The plot of this book has some really interesting angles. Besides observing life in the convent, we see the actions of the boys at the agricultural Institute next door, who try to burn an effigy of a nun during their Guy Falkes celebration, and this nun is wearing Sister Anne's glasses. We also see the actions of Harold Cartwright, the cousin who had suddenly shown up. Why would he appear out of the blue now? I found the book to be highly engaging, especially the conclusion, which was exciting and surprising.
Robin Bailey performs the audio edition of this book. He sounds really good as the narrator of the book, with a deep voice and good intonations. His voice sounds ideal for the role of C.D. Sloan. I first listened to Bailey in Agatha Christie's <em>The Clocks</em> and was less than impressed with that, but I do like his performance of <strong>The Religious Body</strong>. He delivers his narration with strong expression without any extra emotionalism.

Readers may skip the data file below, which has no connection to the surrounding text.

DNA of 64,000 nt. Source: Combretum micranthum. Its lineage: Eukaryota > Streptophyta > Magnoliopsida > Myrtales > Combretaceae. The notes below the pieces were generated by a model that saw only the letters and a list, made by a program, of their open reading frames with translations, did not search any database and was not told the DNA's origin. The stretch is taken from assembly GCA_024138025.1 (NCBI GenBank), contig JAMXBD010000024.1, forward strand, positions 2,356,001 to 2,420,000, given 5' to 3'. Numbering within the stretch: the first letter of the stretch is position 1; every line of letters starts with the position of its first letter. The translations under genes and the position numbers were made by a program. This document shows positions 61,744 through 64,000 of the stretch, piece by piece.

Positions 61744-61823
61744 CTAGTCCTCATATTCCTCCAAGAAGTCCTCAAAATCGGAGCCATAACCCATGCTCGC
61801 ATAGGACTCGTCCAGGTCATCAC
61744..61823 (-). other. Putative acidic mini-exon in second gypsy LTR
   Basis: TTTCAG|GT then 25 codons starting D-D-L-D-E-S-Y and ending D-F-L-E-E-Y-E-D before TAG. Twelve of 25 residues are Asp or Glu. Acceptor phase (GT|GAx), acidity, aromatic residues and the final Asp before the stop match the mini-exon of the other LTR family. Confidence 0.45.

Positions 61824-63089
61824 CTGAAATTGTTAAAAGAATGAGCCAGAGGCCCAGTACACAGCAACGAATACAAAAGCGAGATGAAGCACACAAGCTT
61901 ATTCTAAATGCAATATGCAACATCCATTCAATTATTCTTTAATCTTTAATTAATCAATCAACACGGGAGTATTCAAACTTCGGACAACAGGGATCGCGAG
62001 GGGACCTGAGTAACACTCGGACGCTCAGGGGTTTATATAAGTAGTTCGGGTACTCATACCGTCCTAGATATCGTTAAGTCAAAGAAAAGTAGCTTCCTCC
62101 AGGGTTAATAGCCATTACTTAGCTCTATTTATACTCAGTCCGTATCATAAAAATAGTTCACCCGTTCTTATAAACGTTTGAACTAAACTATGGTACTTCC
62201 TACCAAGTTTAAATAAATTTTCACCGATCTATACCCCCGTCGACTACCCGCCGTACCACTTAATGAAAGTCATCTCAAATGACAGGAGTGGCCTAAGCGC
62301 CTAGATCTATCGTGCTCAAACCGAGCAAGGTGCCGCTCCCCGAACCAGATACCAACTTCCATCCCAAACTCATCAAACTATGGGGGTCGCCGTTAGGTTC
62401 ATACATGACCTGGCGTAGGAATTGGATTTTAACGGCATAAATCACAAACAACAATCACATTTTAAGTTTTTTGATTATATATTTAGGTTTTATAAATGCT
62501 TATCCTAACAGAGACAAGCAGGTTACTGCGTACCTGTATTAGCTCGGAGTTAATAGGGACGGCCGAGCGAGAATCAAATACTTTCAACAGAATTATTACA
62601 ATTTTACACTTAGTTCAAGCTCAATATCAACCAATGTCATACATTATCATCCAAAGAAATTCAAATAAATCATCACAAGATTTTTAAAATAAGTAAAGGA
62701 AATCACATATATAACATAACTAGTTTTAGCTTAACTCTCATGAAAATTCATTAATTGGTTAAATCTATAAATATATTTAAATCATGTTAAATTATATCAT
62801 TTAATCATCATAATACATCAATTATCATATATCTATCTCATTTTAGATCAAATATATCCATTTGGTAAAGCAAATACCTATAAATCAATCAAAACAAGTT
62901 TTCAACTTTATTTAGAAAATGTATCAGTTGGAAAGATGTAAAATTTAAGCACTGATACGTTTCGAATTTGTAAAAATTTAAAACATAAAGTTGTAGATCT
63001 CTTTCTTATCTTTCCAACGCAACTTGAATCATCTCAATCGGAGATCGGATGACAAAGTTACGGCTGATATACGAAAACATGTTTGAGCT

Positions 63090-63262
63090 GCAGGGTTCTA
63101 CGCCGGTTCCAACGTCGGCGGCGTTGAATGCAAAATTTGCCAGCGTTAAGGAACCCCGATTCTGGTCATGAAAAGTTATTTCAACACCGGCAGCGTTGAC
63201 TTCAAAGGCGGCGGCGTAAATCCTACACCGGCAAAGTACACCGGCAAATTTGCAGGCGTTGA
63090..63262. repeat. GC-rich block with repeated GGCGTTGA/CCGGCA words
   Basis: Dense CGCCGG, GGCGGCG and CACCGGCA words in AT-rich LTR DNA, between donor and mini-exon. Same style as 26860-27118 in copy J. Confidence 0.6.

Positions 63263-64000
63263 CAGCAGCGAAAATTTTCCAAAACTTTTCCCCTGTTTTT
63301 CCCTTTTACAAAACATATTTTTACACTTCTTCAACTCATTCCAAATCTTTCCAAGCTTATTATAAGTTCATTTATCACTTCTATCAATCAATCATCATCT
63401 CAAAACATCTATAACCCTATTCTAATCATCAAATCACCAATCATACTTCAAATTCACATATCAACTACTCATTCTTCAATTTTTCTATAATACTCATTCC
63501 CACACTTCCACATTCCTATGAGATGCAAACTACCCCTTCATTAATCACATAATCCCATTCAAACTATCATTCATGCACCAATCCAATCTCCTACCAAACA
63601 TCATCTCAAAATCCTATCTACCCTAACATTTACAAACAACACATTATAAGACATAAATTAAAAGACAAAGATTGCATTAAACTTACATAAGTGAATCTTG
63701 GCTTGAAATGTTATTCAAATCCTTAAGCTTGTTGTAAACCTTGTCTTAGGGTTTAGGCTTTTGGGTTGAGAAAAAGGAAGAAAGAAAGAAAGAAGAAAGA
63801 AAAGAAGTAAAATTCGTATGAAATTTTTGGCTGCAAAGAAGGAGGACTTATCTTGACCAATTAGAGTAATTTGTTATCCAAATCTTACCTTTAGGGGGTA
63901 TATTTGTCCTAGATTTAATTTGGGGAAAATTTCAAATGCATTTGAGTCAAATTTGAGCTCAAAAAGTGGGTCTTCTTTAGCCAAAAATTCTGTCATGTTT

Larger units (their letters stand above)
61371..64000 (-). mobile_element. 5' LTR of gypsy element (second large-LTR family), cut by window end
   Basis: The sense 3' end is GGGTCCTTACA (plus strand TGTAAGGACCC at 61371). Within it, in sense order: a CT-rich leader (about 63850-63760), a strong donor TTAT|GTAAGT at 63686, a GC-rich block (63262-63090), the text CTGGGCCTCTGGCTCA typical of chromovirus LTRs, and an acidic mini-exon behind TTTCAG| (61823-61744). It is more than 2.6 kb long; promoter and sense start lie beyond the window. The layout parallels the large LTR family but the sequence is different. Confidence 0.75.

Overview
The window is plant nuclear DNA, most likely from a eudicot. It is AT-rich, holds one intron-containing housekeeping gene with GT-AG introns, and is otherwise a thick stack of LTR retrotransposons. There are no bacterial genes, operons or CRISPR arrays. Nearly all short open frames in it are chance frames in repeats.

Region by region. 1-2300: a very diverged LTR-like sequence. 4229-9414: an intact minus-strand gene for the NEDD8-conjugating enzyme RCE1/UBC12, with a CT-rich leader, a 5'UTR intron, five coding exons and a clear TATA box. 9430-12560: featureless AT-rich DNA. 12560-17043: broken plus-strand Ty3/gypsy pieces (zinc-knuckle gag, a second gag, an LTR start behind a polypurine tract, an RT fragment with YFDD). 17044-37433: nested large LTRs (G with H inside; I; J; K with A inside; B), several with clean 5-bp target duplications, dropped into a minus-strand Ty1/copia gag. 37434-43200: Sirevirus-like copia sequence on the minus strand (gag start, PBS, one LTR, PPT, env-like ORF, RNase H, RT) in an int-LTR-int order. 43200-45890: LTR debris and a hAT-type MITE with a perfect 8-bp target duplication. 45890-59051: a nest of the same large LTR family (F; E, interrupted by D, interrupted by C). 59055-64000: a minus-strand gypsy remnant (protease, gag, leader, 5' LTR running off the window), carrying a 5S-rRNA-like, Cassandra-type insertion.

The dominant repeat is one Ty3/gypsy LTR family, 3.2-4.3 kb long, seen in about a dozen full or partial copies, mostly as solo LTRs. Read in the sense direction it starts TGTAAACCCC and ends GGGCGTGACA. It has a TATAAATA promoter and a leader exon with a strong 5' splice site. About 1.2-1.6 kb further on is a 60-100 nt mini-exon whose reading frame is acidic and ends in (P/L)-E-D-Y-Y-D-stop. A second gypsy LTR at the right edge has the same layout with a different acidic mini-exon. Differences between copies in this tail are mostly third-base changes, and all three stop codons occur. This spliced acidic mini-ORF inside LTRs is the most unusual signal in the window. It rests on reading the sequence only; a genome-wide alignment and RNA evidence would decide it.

This book is a creative, fun book with a clever premise and unique coinclusion. The detectives have interesting characters, while the writing style is witty, with fun language play. I have listened to this book several times and enjoyed it each one. I give the book five stars.
By Verna Wilder on 14-07-17
What made the experience of listening to The Religious Body the most enjoyable?
Who was your favorite character and why?
What did you like about the performance? What did you dislike?
I disliked the narration. The narrator makes all of the men sound like aristocratic British, uppity and bored.
Was there a moment in the book that particularly moved you?
Any additional comments?
I found it hard to follow the story only because the narration was so annoying.